With nearly 78.2 million baby boomers driving our economy and 330 of them turning 60 each hour, there's clearly a transition on the horizon with fiscal implications all around. Soon, a generation of parents will become a generation of geriatrics, and this means different things for different companies. These demographic trends will be providing a lot of great investment opportunities for younger generations -- the Xs, the Ys, and any other nicknames they're giving generations nowadays. So we've sought out the insights of two twentysomething analysts (Nick, 22, and Katrina, 23) here at the Fool. Their conversation follows:

Nick: Wow, so my parents are getting up there. They're now well into retirement, and they're talking to me about fiscal discipline, saving for the golden years, playing with grandkids, and finding a nice sunny spot to stake their claim. This is all so new for me.

Katrina : It's no different in my family, with talk about maxing out contributions to Roth IRAs and 401(k)s for retirement -- the benefits from which are still a ways off for me, but not for them. In the near future, they're going to have to cash in on a life's worth of savings. Well, we know it's been coming for a while, and we know that the economy is in for a change. So having a Foolish mindset, why not cash in on their aging needs?

Nick: Let's be honest. Our parents' generation is going to be chowing down on medicines like they're candy. With the 50+ crowd consuming about 74% of prescription drugs, that makes the pharmaceutical business a $75 billion market for boomers alone. There's no shortage of pharmaceuticals ready to meet their needs, but what we need to find is a company prepared to cash in on this boon.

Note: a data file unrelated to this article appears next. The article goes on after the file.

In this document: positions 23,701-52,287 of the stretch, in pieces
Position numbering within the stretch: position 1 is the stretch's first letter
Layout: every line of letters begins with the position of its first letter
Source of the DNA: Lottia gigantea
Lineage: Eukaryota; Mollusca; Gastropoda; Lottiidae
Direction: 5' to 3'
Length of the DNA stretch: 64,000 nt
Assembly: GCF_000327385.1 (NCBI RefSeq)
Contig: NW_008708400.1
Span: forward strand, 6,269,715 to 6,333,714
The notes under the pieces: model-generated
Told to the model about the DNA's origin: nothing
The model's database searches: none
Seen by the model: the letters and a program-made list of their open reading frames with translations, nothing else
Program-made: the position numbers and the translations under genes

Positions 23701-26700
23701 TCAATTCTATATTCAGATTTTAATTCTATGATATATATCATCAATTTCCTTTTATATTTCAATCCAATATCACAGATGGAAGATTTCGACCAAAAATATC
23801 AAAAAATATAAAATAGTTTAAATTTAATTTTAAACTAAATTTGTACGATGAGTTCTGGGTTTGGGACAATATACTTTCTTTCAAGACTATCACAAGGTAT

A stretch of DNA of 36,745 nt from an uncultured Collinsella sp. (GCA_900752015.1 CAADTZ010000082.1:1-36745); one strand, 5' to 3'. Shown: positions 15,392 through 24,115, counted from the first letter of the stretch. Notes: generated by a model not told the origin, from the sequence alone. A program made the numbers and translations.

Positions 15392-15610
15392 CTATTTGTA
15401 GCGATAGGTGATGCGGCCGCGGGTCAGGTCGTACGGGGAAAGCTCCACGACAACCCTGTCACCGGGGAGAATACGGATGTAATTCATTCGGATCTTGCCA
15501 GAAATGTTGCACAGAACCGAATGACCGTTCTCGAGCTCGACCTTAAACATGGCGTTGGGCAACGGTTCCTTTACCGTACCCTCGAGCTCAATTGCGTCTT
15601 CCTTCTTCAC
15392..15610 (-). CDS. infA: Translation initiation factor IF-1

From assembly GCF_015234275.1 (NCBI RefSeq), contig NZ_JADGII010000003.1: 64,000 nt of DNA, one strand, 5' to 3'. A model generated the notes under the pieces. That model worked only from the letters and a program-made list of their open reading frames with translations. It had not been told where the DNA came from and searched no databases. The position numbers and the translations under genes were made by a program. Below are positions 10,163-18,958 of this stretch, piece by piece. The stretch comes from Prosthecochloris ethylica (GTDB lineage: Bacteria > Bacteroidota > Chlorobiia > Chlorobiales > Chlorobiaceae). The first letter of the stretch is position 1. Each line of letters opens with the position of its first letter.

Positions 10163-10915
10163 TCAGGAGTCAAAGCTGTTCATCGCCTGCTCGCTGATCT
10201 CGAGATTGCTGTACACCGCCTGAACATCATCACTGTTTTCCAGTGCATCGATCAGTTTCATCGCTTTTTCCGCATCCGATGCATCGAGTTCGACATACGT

Katrina: Of course, there are a ton of pharmas. Every time I turn on the TV, there's a commercial for some sort of new medicine for whatever ails you. Do you think there's one company that stands out to you?

Nick: Yeah, there's no doubt that there's huge competition in this industry, but our International Report recommendation, Sanofi-Aventis (NYSE:SNY), is one that I think could really be a darling of Wall Street. The France-based company is currently the fourth-largest pharma company in the world by market cap, but what they've got going is a bunch of drugs in the pipeline that are going to be directly marketed toward this aging population.

Katrina: What do you mean, "directly marketed?"

Nick: Well, currently the company has 127 products under development, 56 of which are in the late stages of clinical development. This is especially important because a lot of those drugs are targeted to an aging population. Some of their future stars include drugs targeting heart disease, certain kinds of cancer, Alzheimer's, and diabetes. Even if they hit a home run with only one of these drugs, it will be devoured by an 80 million-strong demographic in this country alone. Add this to a more than $5 billion R&D budget (the third largest in the pharma industry), and the chances are that they'll strike gold. Plus, financially the company has a great fitness report. While Sanofi-Aventis is rather highly leveraged, this isn't unusual for a company with such a strong R&D backdrop. After all, developing new drugs is an expensive process. Furthermore, the company sports strong growth in revenues, an annualized rate of 35% per year in the last five years, impressive growth in profit margins, and a healthy yield of 1.8%. Overall, I'd say that Sanofi offers an enviable product pipeline, a well-balanced financial statement, and above-average growth prospects, even within this saturated industry!